Julie Cottineau

Posts by Julie Cottineau

Divine Disasters

To this day, the one movie that scares me more than any other I have ever seen is Jaws.

The underwater shots of the dangling legs of unsuspecting swimmers, the music -“dunton, dunton, dunton”, the subtle disruption of the water’s calm surface as the Great White surreptitiously slithers by. All this creates a tension I can barely tolerate.

Cinematic brilliance orchestrated perfectly from script to final cut. Right?
Well actually…no.

I read somewhere that there were serious mechanical issues with the shark. Steven Spielberg had actually planned to show him full on in many more scenes. But the model wasn’t functioning properly. And he had to devise a plan to create the suspense and fear using other methods and other camera angles – and a lot less actual shark.

In the end, I think it’s a much better movie than it might have been if the mechanical shark had been functioning properly. It’s so much scarier than other disaster movies where very little is left up to the imagination.

I love this story.

It shows the power of taking an obstacle (in this case a malfunctioning -and no doubt very expensive -mechanical shark) and turning it into an opportunity for even greater creativity and impact.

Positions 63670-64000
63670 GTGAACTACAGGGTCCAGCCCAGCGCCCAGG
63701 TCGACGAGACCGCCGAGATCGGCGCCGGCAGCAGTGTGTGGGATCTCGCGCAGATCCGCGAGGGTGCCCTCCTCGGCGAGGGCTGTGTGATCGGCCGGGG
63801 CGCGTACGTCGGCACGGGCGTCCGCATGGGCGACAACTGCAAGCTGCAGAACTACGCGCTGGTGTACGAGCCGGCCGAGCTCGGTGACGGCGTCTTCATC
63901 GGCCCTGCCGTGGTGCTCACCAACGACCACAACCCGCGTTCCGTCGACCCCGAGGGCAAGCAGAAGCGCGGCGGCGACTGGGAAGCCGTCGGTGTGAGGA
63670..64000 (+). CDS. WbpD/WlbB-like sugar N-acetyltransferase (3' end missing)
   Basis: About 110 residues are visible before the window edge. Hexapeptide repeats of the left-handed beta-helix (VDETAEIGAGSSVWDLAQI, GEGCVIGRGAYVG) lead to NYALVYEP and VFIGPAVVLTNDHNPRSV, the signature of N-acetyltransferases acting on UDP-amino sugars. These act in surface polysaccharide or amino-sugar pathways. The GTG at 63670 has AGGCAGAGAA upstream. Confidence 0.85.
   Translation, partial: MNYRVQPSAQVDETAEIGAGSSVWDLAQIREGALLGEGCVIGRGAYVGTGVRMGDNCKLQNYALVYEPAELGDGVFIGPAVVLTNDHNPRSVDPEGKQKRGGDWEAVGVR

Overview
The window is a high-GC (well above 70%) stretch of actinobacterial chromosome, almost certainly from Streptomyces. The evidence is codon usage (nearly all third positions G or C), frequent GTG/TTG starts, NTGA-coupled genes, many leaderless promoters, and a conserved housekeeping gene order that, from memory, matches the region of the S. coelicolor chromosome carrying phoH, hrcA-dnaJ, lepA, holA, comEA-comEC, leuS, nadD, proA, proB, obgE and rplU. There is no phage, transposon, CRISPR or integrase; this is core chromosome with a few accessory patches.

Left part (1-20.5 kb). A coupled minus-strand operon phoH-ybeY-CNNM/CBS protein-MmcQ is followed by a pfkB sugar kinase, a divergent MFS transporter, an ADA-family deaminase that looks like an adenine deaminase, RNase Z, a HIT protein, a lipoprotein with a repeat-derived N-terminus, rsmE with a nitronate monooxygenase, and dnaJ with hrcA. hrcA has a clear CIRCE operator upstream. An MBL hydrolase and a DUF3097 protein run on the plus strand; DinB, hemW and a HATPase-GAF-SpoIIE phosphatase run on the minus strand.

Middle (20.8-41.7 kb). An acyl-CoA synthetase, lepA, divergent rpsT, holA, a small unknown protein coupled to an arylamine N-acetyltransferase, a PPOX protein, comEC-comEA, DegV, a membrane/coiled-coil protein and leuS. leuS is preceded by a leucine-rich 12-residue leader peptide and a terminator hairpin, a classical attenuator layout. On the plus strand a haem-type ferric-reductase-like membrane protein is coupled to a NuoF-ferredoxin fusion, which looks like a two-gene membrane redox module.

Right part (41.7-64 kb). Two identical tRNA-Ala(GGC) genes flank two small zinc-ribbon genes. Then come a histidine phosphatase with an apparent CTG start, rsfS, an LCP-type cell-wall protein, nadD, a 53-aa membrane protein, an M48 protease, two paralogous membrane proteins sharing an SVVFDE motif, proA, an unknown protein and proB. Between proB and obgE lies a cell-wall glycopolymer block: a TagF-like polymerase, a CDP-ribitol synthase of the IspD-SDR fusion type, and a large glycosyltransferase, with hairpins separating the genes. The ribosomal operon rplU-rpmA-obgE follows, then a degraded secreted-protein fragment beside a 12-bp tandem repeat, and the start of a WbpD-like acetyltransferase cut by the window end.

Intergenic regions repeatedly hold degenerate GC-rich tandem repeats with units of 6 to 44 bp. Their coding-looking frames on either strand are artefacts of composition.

It reminds me that when everything appears to be going wrong, maybe it’s time to look at the situation differently and find the “divine” in the “disaster”.

Next time something goes awry in your brand innovation plans, instead of giving up – try channeling your inner Spielberg and you might just turn a mistake into a masterpiece.

That’s my point of view. What’s your twist?

What disasters have you been able to turn into delights?

Lather, Rinse, Repeat


Why is it that many of us get our best ideas in the shower?

Often in the morning, in my semi-wakeful state I get into the shower, not really thinking about anything other than “lather, rinse, repeat” and suddenly a brilliant idea pops into my head.
I stumble and slide across the floor into my bedroom dripping wet and frantically search for a pen and a piece of paper to capture my soon to be fleeting thought.

Usually I bang my knee on my bedside table and have to stop thinking and start searching for band-aids. When I do revisit my scribble after drying off, the note is either too soggy or too quickly written to make any sense of it.

What’s the magic behind the morning shower moment and how can we replicate that hyper-productive thinking in an “drip free” environment where we can properly capture ideas?